Quantifying impacts of short-term plasticity on neuronal information transfer

Pat Scott*, Anna I. Cowan, Christian Stricker

*Corresponding author for this work

    Research output: Contribution to journalArticlepeer-review

    19 Citations (Scopus)


    Short-term changes in efficacy have been postulated to enhance the ability of synapses to transmit information between neurons, and within neuronal networks. Even at the level of connections between single neurons, direct confirmation of this simple conjecture has proven elusive. By combining paired-cell recordings, realistic synaptic modeling, and information theory, we provide evidence that short-term plasticity can not only improve, but also reduce information transfer between neurons. We focus on a concrete example in rat neocortex, but our results may generalize to other systems. When information is contained in the timings of individual spikes, we find that facilitation, depression, and recovery affect information transmission in proportion to their impacts upon the probability of neurotransmitter release. When information is instead conveyed by mean spike rate only, the influences of short-term plasticity critically depend on the range of spike frequencies that the target network can distinguish (its effective dynamic range). Our results suggest that to efficiently transmit information, the brain must match synaptic type, coding strategy, and network connectivity during development and behavior.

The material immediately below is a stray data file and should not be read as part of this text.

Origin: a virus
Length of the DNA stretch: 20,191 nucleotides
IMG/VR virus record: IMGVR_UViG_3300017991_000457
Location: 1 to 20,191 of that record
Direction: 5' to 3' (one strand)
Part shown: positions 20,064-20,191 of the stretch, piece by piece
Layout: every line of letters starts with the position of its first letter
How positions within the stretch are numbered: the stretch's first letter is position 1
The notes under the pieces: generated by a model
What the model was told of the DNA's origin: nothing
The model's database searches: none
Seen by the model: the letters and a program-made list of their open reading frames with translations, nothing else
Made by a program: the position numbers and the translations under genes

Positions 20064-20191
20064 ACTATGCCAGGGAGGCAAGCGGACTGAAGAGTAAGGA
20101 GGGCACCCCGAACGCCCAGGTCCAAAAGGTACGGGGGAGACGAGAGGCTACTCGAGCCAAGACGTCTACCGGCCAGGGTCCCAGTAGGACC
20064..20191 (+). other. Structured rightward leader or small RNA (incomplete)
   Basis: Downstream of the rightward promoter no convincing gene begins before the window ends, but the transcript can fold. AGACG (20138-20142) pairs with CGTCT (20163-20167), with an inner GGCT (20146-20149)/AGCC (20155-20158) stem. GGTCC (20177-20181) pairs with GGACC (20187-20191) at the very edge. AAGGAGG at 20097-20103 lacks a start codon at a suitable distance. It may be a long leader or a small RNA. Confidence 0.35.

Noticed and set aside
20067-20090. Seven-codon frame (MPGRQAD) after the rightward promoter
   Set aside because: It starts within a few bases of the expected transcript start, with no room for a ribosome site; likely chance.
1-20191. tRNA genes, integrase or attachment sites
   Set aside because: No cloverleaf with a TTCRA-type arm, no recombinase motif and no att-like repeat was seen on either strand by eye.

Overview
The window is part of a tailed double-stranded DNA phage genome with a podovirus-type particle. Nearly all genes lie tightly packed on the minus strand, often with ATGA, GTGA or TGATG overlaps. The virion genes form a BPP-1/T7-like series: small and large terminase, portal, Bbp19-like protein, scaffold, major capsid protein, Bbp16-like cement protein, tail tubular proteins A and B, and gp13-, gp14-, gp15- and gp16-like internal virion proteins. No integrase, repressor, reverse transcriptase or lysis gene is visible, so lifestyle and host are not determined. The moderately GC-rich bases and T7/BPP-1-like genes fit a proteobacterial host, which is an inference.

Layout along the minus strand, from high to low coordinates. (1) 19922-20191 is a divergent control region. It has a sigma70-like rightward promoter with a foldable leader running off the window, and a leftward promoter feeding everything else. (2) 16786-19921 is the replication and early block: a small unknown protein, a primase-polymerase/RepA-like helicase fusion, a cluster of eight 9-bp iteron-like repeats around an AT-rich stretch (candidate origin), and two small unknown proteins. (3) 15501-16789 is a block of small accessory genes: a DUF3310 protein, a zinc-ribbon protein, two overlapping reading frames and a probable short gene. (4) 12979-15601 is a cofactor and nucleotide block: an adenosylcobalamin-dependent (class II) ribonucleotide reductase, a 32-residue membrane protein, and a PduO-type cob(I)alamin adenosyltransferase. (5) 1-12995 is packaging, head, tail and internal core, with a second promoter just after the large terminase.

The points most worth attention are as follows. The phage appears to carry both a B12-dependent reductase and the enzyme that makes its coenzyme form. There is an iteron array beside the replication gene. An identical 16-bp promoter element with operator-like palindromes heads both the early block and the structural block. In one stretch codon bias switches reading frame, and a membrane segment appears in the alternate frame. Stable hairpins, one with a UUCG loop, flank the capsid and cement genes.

Original languageEnglish
    Article number041921
    JournalPhysical Review E
    Issue number4
    Publication statusPublished - 27 Apr 2012


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